The Case for Global Film

Discussing everything that isn't Hollywood (and a little that is).

Les neiges du Kilimandjaro: A second opinion

Posted by des1967 on 4 November 2012

The extended family of Michel and Marie-Claire

Des has had difficulty trying to post this comment on our initial review of The Snows of Kilimanjaro. Since it is such a detailed response, we thought it merited a separate posting. (Roy Stafford)

I really enjoyed this film, as did the other ten or so people at the early-evening  screening in Aberdeen who burst into spontaneous applause at the end. And if you know Aberdeen audiences, this is not to be sniffed at. But this was the one and only screening which is a great pity. Since seeing the four late 90s/early 2000s films – Marius et Jeanette (1997), A la place du coeur /In place of the heart (1998), and La ville est tranquille/The town is quiet (2000) and A l’attaque/Attack (2000), I’ve managed to miss a few Guédiguian films, such as Marie Jo et ses deux amours (2002) and Lady Jane (2007). And his early films don’t seem to be available on DVD. I don’t quite understand how distribution of French films to the UK works. It’s partly star-driven (Depardieu, Binoche, Huppert, Tautou, Duris, Scott-Thomas etc) but many star-free French films manage to get a UK run. e.g. two films by Fred Cavayé: Pour elle (Anything for Her, 2008) and À bout portant (Point Blank, 2010)

These early films  seem to conform to Guédiguian’s stated attitude (in an interview I haven’t been able to find, but which he touches on in this Senses of Cinema interview), that he alternates ‘dark’ films with ‘light’ ones; dark to open people’s eyes to the real situation and light ones to give the audience some hope. Marius et Jeanette certainly has a knockabout comedy flavor. La ville est tranquille, however, is a very bleak (despite occasional touches of comedy) and A l’attaque was very light and (once the basic gimmick of the film was established – we see the scriptwriters writing the screenplay which is then dramatised including alternative lines of narrative which are then rejected, the screen crumpling like the sheet of the discarded paper of the script) not completely successful. But what I think is his best film, A la place du coeur, managed to keep the dark and the light in balance, as does Les neiges de Kilimanjaro which I think is Guéguidian’s best since then, at least of those I’ve managed to see.

Of the subsequent films I have seen, Le Promeneur du Champs de Mars /The Last Mitterand) is interesting mainly for Michel Bouuquet’s portrayal of the President but for me, Guéguidian really pulled his punches when dealing with the shady political past of the old fraud. The other is L’Armée du crime (The Army of Crime) about a group of foreign Resistance workers in Paris during the Occupation led by the Armenian poet, Missak Manouchian. Not a great film but a worthy (I hope this doesn’t sound too patronising) addition to those films that are important primarily for the story they tell, such as La Rafle (The Roundup, 2010) about the rounding up of Jews by the French police in 1942 to be sent to the death camps; La Nuit noire -17 Octobre 1961 (Alain Tasma, 2005), about the massacre and subsequent cover up of the death of over 200 North African demonstrators at the hands of the Paris police; and Indigènes (Days of Glory, Rachid Bouchareb 2006) which shows the role of French colonial troups in the liberation of Europe. (Le voyage en Arménie, 2006, which I saw in The Barbican followed by  a Q and A with Guédiguian and Ariane Ascaride, is perhaps best forgotten.)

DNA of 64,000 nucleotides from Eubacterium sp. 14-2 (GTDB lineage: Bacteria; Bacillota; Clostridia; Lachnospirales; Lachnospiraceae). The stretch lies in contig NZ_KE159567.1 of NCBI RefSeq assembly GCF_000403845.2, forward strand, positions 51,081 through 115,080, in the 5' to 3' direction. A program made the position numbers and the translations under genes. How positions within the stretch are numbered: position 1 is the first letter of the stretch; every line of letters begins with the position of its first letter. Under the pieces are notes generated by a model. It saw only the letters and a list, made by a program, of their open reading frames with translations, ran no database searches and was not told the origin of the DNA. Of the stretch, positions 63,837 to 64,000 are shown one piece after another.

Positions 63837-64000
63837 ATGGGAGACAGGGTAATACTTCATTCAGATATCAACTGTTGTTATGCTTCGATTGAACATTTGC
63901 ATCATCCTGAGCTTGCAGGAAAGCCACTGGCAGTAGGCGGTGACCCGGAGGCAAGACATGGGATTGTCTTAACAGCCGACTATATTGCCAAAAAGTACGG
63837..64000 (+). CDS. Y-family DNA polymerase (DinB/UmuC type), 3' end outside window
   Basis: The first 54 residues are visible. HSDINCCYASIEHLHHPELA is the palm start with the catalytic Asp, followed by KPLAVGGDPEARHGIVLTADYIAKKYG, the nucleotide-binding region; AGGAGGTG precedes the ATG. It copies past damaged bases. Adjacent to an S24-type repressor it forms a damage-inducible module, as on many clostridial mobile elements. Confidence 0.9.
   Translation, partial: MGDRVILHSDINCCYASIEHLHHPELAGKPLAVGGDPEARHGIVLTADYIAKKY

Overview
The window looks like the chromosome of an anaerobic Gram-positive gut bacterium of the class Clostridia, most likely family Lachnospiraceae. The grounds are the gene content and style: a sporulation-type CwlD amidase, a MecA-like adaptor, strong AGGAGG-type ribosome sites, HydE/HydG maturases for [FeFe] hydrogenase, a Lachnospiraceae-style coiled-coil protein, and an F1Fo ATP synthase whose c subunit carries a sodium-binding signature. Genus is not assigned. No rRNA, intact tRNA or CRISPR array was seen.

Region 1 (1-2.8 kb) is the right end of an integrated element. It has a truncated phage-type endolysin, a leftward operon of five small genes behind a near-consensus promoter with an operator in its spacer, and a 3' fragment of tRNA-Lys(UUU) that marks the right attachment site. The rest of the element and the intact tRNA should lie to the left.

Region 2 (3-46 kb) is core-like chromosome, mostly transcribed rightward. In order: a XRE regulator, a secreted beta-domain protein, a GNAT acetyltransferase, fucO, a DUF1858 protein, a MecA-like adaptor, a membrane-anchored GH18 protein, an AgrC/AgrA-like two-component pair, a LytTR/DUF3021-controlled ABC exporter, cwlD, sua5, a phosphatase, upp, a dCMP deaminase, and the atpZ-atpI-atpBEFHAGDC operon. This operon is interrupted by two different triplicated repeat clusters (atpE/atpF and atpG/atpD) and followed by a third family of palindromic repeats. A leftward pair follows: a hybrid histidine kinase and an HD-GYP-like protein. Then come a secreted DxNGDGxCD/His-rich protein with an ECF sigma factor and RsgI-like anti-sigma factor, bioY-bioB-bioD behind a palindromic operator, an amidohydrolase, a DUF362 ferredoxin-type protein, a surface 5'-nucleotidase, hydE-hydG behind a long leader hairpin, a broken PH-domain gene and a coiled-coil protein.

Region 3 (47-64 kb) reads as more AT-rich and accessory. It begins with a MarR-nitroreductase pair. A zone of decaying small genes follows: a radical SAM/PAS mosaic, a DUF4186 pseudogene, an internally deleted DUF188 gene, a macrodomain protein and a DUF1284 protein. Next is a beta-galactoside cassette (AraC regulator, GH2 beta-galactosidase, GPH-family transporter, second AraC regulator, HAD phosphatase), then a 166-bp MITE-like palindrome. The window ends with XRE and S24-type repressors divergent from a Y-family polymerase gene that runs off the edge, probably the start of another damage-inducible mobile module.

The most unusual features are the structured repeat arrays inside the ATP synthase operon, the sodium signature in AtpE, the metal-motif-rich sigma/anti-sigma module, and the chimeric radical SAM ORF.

I know what Roy means about the film’s politics and lack of analysis but I’ve never really felt that Guédiguian was a particularly political director – despite the film’s political concerns and the explicit political discussion among the characters. He is, ultimately, more interested in the bonds between people than their social or economic stations. In that respect he might be better considered a humanist director. He is frequently compared to Marcel Pagnol (eg The Marius/ Fanny/Cesar (1931–36)) but a better comparison might be with Jean Renoir, especially in Renoir’s Popular Front period. Though to focus most of his films on working class characters might be considered a political act. As for “Marseilles isn’t quite like a wet Wednesday in Greenock or Salford”, I felt exactly the same at the very tragic ending of La ville est tranquille  when there is a wide shot taking in the clear blue sky and the Mediterranean and the sun-drenched white buildings of Marseille.

Incidentally, when I visited Marseilles a few years ago, after seeking out the bar which is the main location for Pagnol’s Marius trilogy (and being surprised to find there wasn’t even a photo or a poster on the wall connecting it to the film), I took a bus out to the Estaque district where Guédiguan sets many of his films. It looked a totally gentrified district with house prices to match. I suspect that Michel and Marie-Claire’s flat with the terrace where film ends would cost a pretty penny or eurocent!

Useful discussion on Guédiguian at Senses of Cinema

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